Christian Ryan
Writer based in Melbourne. Author of Golden Boy: Kim Hughes and the Bad Old Days of Australian Cricket

Cry, the unloved cricketer

The general public antipathy for Shane Watson may have more than a little to do with the ancient, hazy balance between the team and the individual

Christian Ryan

June 25, 2010

Comments: 55 | Text size: A | A

The Allan Border Medal winner Shane Watson with Allan Border, Melbourne, February 15, 2010
Watson has made stunningly little progress in burrowing a place in people's hearts © Getty Images
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Players/Officials: Shane Watson | Simon Katich | Bruce Laird
Teams: Australia

Success matters a lot in the Australian cricket culture and no Australian cricketer right now, no matter how you twist the mathematics, is more successful than Shane Watson. Yet a surprising number of cricket conversations these days proceed as follows. "Can't quite put my finger on it," some well-meaning fellow will bash out, his eyes crinkling in sympathy and bafflement. The next five words come tripping off the tongue like a Boomtown Rats anthem. "I don't like Shane Watson."

And it is a little baffling. Admittedly this is an odd sort of cricketer: at heart, a middle-order batsman who bowls a lot, who has transformed himself into a top-of-the-order batsman who bowls a bit because the team had a vacancy for just such a Frankenstein.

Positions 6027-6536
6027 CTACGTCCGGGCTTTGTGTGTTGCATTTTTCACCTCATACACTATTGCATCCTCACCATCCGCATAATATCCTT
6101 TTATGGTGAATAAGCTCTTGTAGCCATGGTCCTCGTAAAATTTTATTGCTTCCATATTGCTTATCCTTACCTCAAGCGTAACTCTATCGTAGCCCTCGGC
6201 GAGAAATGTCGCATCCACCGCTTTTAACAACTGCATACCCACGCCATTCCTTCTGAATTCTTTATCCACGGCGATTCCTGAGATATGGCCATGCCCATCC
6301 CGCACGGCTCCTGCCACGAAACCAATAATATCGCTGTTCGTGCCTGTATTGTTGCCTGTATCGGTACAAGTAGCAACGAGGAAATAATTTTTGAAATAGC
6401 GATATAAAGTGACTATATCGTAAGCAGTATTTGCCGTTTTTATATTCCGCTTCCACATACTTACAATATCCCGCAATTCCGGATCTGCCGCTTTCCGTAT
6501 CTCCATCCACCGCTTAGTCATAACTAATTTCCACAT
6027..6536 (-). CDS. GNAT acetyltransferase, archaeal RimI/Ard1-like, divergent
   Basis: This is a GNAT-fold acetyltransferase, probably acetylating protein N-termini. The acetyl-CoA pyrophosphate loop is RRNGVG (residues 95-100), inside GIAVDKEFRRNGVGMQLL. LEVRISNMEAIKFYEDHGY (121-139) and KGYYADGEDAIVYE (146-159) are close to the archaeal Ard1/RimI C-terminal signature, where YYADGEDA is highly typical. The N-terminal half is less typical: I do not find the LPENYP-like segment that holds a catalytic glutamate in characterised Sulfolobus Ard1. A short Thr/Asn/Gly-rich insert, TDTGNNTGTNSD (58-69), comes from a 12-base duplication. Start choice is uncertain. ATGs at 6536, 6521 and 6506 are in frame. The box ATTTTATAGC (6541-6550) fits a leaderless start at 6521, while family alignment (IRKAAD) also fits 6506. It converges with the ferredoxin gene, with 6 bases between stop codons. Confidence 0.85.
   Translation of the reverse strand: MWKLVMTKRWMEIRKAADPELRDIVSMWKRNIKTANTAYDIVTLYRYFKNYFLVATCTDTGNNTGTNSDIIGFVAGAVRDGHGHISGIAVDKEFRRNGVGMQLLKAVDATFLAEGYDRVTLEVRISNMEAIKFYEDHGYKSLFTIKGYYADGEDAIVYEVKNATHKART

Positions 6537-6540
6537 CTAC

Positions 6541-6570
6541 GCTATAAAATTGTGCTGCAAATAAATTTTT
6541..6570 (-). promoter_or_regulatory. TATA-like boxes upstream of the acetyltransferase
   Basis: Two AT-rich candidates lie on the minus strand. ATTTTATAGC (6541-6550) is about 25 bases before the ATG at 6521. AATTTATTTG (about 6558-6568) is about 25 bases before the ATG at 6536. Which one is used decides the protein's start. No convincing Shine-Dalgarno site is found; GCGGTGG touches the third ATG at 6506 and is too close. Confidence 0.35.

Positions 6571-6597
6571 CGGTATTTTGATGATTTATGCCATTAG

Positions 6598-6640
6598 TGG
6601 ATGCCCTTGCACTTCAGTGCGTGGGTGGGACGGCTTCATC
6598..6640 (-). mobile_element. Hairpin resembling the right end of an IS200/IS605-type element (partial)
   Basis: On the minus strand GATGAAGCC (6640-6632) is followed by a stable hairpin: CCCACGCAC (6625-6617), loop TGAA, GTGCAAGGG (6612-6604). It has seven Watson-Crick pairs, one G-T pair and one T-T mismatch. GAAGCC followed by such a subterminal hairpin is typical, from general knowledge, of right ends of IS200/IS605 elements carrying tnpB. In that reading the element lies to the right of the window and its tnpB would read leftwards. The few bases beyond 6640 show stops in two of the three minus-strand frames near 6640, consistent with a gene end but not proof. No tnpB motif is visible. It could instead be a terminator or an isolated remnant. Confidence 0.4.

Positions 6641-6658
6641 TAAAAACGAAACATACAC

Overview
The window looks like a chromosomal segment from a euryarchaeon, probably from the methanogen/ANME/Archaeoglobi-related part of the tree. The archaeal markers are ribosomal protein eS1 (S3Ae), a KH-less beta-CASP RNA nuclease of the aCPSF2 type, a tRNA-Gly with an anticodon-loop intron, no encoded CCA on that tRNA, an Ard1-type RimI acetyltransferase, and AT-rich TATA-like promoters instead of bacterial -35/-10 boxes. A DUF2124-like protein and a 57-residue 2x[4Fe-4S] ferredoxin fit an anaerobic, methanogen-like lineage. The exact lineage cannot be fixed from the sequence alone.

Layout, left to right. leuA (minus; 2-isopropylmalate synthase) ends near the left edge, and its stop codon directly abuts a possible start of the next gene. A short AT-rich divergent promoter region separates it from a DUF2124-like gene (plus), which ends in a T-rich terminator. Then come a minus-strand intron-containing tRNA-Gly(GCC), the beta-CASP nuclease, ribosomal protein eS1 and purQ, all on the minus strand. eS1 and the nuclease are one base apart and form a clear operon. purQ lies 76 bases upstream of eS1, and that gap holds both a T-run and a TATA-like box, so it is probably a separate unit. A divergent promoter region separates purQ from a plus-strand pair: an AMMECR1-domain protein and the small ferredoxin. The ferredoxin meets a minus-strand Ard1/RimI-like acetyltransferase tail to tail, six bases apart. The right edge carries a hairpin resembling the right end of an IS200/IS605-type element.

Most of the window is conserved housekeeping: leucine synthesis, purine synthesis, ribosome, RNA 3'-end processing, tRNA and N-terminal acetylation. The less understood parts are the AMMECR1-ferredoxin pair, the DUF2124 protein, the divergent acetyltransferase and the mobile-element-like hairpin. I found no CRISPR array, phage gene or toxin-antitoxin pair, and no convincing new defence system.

Odder than that, though, is this: Shane cries. When his curtain-rod hamstrings went ping before the 2006-07 Ashes series, Shane's tears kissed the green grass in fat, dewy drops. When he won the Allan Border Medal last summer he sounded like he might choke on them. AB clapped him three times on the back and yanked the ribbon roughly round his neck, and it took all of Shane's froggy might to croak out the words "It's been an amazing ride".

In despair and delight, he weeps and he weeps. It happened again the other day, when he married his TV sports-reading sweetheart at a rich ad man's coastal hideaway, where the C-list hobnobbers and assorted crickerati swayed to Louis Armstrong and the emotional couple vowed to be "partners in crime until the end of time", words they'd penned themselves. "Tears," reported Woman's Day, "welled in the pair's eyes."

It used to be that any cricketer who cried faced gleeful ridicule: especially an Australian cricketer, especially if he happened to be Australian cricket captain. Yet Shane's captain, Ricky Ponting, looked fit to burst out blubbering himself on AB Medal night, so unabashedly proud was he of his blue-eyed marvel. In Ponting, Shane has his most bulldog supporter. In this Australian team, Shane's emotions are not merely tolerated but admired. For the rest of us, this should be a symbol of little boys growing up and a cause for rejoicing. Alas, among the rest of us, admiration for Shane runs not so deep, and you don't need to resort to Google - to the Shane Watson Is A Tool, Tosser and Douchebag societies on Facebook, to the myriad numbskull bleatings about Shane's sexual, hair-product and coffee preferences - to realise it.